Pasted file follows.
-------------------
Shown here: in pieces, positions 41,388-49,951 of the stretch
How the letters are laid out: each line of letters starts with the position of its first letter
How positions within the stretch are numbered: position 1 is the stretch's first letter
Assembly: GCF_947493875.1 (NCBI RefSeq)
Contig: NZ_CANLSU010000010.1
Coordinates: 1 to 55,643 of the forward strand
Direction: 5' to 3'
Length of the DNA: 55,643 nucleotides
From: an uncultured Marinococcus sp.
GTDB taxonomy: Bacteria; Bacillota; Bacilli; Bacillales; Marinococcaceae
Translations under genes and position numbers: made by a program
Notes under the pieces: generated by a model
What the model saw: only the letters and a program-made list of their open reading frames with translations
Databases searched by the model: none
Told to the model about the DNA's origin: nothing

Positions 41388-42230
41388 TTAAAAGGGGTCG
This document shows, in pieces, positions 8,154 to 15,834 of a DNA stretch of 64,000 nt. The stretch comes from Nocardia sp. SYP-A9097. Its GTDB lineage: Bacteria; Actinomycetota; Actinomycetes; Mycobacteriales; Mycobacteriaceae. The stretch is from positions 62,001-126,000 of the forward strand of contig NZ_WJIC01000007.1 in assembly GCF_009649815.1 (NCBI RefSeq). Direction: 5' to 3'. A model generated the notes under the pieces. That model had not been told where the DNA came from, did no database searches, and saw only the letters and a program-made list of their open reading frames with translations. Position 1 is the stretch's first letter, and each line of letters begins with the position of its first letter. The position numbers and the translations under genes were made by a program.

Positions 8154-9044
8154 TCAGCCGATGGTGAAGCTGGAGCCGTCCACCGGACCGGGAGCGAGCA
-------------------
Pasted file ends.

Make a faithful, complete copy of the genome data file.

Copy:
Shown here: in pieces, positions 41,388-49,951 of the stretch
How the letters are laid out: each line of letters starts with the position of its first letter
How positions within the stretch are numbered: position 1 is the stretch's first letter
Assembly: GCF_947493875.1 (NCBI RefSeq)
Contig: NZ_CANLSU010000010.1
Coordinates: 1 to 55,643 of the forward strand
Direction: 5' to 3'
Length of the DNA: 55,643 nucleotides
From: an uncultured Marinococcus sp.
GTDB taxonomy: Bacteria; Bacillota; Bacilli; Bacillales; Marinococcaceae
Translations under genes and position numbers: made by a program
Notes under the pieces: generated by a model
What the model saw: only the letters and a program-made list of their open reading frames with translations
Databases searched by the model: none
Told to the model about the DNA's origin: nothing

Positions 41388-42230
41388 TTAAAAGGGGTCG
This document shows, in pieces, positions 8,154 to 15,834 of a DNA stretch of 64,000 nt. The stretch comes from Nocardia sp. SYP-A9097. Its GTDB lineage: Bacteria; Actinomycetota; Actinomycetes; Mycobacteriales; Mycobacteriaceae. The stretch is from positions 62,001-126,000 of the forward strand of contig NZ_WJIC01000007.1 in assembly GCF_009649815.1 (NCBI RefSeq). Direction: 5' to 3'. A model generated the notes under the pieces. That model had not been told where the DNA came from, did no database searches, and saw only the letters and a program-made list of their open reading frames with translations. Position 1 is the stretch's first letter, and each line of letters begins with the position of its first letter. The position numbers and the translations under genes were made by a program.

Positions 8154-9044
8154 TCAGCCGATGGTGAAGCTGGAGCCGTCCACCGGACCGGGAGCGAGCA